Are you watching Bridgerton (the seductive, witty, wonderfully entertaining Netflix series from producer Shonda Rhimes) yet? If the answer is no, what are you waiting for? Seriously, though, the show, which is based on a series of best-selling novels, is exactly what I hoped for and more. The historical romance with 21st-century sensibilities features a diverse cast, beautiful ballroom scenes coupled with string arrangements of Ariana Grande and Beyoncé, gorgeous costumes, and a juicy hearsay newsletter rivaling that of Gossip Girl. Needless to say, it’s far from your average stuffy period piece.
At the center of this highly addictive Regency-era drama are Daphne Bridgerton (Phoebe Dynevor), who’s a debutante eager to find a suitable love match and Simon Bassett who’s the Duke of Hastings (Regé-Jean Page) and a “bad boy” type determined to lead the single life. An unlikely couple, the two embark on a faux courtship to help each other navigate the ruthless marriage market. It gets a bit complicated and very steamy from there. I must call out Page, who is a captivating leading man as the Duke of Hastings. He’s also a bit mysterious, stubborn but charming, wildly handsome. Page pulls you in from the first moment he appears on screen, and while you might, on occasion, find his actions maddening, you nevertheless are rooting for him the entire time.
Signing onto Bridgerton was a no-brainer for Page, who worked with Shonda Rhimes on the legal series For the People. Having full trust in the team of writers and creatives at Shondaland, he had all the confidence they would bring this story to life in a way that is compelling for audiences while also showcasing the diverse world we live in today. And that they certainly did! I caught up with the actor on the verge of his breakout moment (Note: This Christmas, he is also starring in the Amazon Prime film Sylvie’s Love and BBC Two’s Cinderella: A Comic Relief Pantomime for Christmas) to talk about working with the famed producer, the key accessory that helps him get into character, and improving his relationship with fashion.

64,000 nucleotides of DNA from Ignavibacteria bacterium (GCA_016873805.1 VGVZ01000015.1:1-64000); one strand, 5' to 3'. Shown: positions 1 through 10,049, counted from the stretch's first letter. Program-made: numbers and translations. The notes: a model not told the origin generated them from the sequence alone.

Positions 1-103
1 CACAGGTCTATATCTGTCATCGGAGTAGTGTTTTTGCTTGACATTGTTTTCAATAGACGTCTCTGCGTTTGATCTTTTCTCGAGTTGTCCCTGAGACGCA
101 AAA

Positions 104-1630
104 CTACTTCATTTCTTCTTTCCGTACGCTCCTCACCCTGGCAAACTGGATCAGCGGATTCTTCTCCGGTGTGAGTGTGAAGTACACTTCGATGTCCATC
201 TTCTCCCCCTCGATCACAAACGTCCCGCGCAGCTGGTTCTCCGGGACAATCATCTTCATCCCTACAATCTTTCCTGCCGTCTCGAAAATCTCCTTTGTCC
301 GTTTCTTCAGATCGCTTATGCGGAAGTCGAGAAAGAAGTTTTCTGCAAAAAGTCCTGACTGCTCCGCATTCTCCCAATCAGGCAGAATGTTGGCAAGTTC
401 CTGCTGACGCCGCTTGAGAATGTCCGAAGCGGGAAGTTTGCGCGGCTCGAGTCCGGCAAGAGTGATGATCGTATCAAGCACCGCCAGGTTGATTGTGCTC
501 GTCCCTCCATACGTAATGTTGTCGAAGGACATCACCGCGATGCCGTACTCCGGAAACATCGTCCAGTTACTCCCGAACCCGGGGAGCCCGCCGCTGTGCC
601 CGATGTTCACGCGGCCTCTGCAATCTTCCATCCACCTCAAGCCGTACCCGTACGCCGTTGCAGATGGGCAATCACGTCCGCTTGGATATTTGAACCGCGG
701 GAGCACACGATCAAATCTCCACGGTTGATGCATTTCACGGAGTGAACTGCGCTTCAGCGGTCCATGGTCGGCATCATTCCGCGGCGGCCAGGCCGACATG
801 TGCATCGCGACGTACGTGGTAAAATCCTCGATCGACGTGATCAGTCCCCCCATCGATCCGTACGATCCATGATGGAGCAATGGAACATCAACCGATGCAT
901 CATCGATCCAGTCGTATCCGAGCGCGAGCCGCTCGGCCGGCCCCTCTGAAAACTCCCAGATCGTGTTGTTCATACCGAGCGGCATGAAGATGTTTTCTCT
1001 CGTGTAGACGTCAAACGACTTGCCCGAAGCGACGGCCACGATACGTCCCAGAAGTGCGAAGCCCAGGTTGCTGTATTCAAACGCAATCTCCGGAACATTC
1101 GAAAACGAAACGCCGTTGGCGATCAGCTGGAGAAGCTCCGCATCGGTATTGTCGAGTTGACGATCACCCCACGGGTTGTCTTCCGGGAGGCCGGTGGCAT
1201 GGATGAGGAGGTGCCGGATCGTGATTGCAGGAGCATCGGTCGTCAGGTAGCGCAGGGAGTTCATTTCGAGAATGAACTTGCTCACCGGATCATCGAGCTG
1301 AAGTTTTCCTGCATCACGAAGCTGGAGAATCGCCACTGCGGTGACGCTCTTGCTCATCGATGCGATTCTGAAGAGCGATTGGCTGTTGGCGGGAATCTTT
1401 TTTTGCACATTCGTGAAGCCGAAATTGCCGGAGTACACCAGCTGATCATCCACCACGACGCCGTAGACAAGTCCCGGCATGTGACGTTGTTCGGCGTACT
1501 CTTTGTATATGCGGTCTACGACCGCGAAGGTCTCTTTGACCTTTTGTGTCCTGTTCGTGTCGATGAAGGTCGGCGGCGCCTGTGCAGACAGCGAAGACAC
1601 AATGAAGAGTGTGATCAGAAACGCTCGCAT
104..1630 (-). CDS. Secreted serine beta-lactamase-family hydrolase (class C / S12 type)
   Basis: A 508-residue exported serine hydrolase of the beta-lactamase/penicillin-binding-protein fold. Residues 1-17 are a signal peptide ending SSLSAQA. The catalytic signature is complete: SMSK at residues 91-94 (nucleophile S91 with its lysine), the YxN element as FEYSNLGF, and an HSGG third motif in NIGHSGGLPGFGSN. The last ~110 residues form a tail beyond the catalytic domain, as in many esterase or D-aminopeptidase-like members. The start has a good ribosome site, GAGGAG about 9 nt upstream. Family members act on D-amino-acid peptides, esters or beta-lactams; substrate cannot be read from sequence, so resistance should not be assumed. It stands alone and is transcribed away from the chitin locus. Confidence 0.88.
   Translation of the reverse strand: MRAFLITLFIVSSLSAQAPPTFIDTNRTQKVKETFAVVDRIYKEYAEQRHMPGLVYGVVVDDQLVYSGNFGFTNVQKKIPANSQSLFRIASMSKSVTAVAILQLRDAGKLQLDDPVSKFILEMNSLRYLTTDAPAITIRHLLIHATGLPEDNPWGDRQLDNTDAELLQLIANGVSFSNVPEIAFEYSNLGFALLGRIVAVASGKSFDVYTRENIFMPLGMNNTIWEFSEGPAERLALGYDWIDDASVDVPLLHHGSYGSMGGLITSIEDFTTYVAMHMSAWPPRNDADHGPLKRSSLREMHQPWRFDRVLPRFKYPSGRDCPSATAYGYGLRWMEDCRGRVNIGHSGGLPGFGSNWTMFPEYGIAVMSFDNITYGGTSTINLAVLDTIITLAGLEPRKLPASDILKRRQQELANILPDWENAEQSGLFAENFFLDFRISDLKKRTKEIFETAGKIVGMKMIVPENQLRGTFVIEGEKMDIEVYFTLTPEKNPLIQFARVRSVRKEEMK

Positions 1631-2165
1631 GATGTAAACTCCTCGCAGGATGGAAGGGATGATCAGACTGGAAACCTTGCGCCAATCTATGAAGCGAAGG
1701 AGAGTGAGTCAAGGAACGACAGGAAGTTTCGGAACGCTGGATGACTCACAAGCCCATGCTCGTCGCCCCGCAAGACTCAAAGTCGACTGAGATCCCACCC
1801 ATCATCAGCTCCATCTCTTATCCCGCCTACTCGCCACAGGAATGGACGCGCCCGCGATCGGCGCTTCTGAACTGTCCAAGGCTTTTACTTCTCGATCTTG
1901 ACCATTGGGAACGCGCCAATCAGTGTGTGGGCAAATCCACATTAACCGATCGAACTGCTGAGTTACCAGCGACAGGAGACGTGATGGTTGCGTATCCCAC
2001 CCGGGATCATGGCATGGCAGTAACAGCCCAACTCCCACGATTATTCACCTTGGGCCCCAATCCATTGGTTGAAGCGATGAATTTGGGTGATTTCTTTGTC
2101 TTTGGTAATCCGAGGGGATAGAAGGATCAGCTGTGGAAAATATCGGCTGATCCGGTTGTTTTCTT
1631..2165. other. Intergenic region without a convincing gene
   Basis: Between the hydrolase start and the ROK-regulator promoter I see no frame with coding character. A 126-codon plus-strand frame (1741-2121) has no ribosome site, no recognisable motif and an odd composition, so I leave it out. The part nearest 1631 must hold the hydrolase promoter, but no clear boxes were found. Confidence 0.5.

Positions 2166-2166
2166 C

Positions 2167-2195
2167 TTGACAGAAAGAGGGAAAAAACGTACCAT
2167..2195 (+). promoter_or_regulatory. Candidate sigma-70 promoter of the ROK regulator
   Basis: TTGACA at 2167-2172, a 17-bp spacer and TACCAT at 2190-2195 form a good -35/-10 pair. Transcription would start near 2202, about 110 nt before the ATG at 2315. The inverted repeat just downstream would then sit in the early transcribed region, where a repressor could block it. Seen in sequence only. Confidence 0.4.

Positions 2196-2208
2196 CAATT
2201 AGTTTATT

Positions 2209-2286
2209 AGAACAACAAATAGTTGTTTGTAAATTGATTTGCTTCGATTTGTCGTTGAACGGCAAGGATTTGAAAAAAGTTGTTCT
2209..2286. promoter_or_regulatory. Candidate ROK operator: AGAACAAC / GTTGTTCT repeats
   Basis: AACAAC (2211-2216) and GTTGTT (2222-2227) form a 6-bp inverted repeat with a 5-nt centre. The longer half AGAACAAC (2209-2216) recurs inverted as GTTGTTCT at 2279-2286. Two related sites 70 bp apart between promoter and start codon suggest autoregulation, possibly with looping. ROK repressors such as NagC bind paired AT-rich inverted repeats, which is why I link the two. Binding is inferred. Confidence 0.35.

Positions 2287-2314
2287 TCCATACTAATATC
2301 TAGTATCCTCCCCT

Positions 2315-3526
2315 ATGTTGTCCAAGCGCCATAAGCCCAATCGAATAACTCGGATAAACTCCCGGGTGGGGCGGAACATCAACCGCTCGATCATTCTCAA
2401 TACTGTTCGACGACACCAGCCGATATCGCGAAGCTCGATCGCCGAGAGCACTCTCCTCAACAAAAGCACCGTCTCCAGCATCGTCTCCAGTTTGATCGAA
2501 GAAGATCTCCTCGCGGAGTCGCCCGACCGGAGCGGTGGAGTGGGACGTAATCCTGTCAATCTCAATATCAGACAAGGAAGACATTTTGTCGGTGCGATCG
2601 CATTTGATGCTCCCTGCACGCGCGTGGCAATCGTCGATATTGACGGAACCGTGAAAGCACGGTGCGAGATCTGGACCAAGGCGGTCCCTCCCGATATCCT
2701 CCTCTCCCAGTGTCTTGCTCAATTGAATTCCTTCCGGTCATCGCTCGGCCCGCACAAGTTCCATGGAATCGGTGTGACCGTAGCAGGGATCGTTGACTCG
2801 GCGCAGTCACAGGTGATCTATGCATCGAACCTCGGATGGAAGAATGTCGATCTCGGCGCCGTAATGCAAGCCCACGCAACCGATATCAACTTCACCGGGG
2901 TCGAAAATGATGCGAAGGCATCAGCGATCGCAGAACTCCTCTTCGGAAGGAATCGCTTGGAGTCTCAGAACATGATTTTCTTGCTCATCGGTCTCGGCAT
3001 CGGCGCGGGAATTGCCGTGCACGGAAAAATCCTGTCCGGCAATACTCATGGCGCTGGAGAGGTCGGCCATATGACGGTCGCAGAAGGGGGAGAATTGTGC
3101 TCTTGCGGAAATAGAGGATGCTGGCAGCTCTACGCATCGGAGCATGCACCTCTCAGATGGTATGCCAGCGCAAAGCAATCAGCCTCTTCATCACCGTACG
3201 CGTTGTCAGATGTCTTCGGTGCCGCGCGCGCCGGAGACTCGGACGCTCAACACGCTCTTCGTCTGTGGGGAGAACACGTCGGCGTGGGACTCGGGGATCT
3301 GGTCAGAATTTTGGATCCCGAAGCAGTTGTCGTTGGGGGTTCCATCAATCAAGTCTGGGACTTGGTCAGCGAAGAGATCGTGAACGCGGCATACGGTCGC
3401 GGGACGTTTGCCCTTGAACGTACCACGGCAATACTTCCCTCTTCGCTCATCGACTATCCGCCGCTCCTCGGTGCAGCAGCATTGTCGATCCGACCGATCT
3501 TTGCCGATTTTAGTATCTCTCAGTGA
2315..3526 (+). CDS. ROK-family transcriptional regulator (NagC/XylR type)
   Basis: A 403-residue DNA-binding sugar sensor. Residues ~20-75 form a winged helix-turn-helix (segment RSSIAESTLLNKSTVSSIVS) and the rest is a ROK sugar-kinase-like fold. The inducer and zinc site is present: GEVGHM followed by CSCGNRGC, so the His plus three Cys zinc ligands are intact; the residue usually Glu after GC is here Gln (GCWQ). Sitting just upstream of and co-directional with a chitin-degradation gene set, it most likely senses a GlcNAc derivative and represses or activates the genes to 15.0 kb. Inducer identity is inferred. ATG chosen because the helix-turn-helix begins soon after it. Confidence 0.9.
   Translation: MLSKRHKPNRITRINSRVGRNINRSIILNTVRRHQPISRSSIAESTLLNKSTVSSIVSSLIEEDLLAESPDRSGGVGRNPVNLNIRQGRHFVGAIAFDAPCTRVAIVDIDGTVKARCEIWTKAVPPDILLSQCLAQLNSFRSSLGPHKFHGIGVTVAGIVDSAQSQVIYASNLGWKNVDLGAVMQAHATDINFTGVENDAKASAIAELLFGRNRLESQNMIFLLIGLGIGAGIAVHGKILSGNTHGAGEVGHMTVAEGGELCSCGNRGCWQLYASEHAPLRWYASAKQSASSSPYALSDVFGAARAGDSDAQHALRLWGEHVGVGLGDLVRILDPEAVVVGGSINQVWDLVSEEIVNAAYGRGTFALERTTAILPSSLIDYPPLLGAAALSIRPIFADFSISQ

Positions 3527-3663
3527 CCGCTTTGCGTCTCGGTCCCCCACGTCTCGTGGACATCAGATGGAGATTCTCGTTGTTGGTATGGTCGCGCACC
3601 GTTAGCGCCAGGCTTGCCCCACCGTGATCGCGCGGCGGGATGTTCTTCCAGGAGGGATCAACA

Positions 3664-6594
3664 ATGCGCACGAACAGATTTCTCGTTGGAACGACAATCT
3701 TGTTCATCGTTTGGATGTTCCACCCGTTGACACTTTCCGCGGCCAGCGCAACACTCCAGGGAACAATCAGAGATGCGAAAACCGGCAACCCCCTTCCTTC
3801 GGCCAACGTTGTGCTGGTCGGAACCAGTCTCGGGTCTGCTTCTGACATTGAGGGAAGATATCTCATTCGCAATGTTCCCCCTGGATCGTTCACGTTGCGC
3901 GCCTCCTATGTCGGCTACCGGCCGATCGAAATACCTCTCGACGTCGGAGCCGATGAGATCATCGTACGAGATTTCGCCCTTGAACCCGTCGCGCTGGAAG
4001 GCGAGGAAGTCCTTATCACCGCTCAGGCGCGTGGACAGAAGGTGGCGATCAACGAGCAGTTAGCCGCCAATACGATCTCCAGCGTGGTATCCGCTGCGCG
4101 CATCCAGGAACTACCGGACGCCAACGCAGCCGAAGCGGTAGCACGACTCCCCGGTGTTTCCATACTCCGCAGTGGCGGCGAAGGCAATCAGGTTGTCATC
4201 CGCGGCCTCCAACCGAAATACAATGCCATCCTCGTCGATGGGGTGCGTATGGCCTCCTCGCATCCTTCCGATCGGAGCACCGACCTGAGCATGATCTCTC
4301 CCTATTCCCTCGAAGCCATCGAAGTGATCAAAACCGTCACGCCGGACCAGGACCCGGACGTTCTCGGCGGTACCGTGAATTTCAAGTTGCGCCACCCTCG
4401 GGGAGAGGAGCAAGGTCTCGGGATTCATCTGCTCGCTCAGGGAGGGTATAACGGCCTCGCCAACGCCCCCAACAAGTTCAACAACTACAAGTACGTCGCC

I have been looking forward to this call with you because I loved the show. I’ve been telling everyone they need to watch it.
Oh, great! Thank you. I think anything that you can crow about with joy and with freedom, that’s what we’re looking for at a time right now.
For people who might see a period piece and quickly turn the other way, what would you say to them aboutBridgerton?
I would say it’s not the period piece you are expecting. It’s a period romance reinvented for the 21st century. It has a classical composition, but we’re playing string arrangements of Ariana Grande, and I think that carries through to everything we’re doing thematically. We have these big ballroom scenes and are dancing to Beyoncé, Stormzy, and Plan B. The energy within it is very modern and very sexy. The difference is we are wearing even sexier clothes than modern-day.
This being a Shonda Rhimes series—her first for Netflix—there is naturally a lot of buzz around it, but I want to know why you personally wanted to do this project. What were some of the major selling points in the beginning?